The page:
At the Norman Rockwell Museum, Jarvis Rockwell is front and center
STOCKBRIDGE -- Jarvis Rockwell, the eldest son of illustrator Norman Rockwell, has forged a path in art that is uniquely his own. This summer, Norman Rockwell Museum shines a spotlight on Jarvis Rockwell's more than 60 years of creative exploration in the exhibition "Jarvis Rockwell: Maya, Illusion, and Us" opening Saturday and running through Oct. 20.
"Jarvis Rockwell: Maya, Illusion and Us" reveals the depth and evolution of the artist's work -- from the early portraits and drawings of his youth to more recent structural works and assemblages.
The retrospective includes a documentary on the artist by filmmaker Rachel Victor; and selections from Rockwell's extensive toy collection, installed on "Maya V," a vast, whimsical pyramid inspired by Hindu temples and sculptural deities.
Visitors also are encouraged to visit the museum through the summer and fall to watch the evolution of an in-process wall drawing that will be created on site while the exhibition is on view, with surprise appearances by Jarvis Rockwell himself. The artist also will provide commentary during a special exhibition opening at Norman Rockwell Museum on Saturday from 6 to 8:30 p.m.
"I was 22 years old when I first met Jarvis Rockwell," notes Norman Rockwell Museum director/CEO Laurie Norton Moffatt. "Jarvis was already widely regarded in the community as an artist, famed for his string installations, ephemeral environmental performance installations, and fantasy drawings. He was a contemporary conceptual artist seeking his voice; working as distantly as possible from his father's narrative, idealized painting style, yet evidencing the same exacting hand and eye for the smallest details of daily life.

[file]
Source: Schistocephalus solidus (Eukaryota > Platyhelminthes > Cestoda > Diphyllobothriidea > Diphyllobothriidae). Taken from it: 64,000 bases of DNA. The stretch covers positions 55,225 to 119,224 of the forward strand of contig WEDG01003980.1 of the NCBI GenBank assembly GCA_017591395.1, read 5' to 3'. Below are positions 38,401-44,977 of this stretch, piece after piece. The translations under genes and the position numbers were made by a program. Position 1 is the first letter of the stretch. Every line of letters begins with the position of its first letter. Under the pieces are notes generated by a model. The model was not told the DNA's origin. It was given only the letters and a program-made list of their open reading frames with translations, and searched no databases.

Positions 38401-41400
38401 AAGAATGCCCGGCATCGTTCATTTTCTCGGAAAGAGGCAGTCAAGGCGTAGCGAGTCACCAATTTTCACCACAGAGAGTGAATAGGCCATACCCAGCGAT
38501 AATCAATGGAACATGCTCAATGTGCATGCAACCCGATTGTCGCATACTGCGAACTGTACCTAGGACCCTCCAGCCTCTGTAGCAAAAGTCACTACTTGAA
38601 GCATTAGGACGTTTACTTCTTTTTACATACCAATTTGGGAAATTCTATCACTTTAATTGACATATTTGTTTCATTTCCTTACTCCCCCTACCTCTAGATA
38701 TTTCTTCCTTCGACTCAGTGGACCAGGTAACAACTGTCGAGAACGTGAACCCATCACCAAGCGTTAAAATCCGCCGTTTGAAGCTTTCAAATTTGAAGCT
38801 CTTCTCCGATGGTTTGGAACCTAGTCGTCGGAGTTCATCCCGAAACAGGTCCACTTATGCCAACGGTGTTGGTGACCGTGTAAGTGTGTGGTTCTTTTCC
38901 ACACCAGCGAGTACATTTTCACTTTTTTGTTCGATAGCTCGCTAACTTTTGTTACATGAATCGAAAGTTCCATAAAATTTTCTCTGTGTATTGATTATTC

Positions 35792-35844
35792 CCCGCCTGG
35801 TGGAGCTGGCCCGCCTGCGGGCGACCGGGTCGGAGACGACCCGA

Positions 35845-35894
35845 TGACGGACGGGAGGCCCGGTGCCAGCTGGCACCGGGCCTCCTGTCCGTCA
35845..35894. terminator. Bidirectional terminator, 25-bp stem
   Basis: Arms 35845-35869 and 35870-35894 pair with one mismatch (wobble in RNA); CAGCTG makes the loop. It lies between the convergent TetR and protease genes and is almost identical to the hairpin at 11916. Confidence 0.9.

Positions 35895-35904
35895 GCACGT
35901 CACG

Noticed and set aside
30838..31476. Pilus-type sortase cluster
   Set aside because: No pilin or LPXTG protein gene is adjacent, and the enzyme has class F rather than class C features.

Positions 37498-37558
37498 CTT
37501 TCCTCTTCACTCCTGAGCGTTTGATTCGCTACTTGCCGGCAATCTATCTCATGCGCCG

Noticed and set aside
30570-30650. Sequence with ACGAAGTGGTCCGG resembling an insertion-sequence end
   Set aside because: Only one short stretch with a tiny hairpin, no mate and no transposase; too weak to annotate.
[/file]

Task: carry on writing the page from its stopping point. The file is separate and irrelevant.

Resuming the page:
"We are deeply honored to welcome Jarvis home to Stockbridge, to invite him to take his place and stand side by side with his father through this imaginative installation of his life's work."
Jarvis Rockwell, 81, began drawing at an early age, encouraged by both his parents. Sketching portraits of neighbors and friends in Arlington, Vt., and taking classes at New York's Art Students League and National Academy of Design, prepared him for the art assignments he would assume during the Korean War. He went on to study at the Boston Museum School and Los Angeles County Art Institute and has continued his artistic explorations ever since.
His work has been included in several exhibitions, including Mass MoCA and the New Museum of Contemporary Art in New York.
Rockwell began collecting action figures in 1979 and since then his collection has grown by hundreds of pieces per year. After a decade of collecting, Rockwell began to create small groupings, articulating the relationships he saw between the figures, and arrange his tableaux in Plexiglass boxes.
In 2001 the artist expanded on the concept with "Maya," a vast toy-embellished pyramid inspired by Hindu temples the artist witnessed during trips to Chennai and Delhi, India. This work "tells the story of us" through the artifacts of commercial culture, reminding us of the society's deepest longings and aspirations.
In the gallery
What: “Jarvis Rockwell: Maya, Illusion, and Us”
When: July 13 through Oct. 20. Opening reception — 6 to 8:30 p.m. Saturday with artist commentary at 6:30 p.m.
Where: Norman Rockwell Museum, 9 Route 183, Stockbridge Museum hours: 10 a.m. to 5 p.m. daily
Admission: $16; seniors, $14.50; students, $10; kids and teens 6-18, $5; museum members, active military personnel, children 5 and under, free
Additional information: (413) 298-4100; nrm.org
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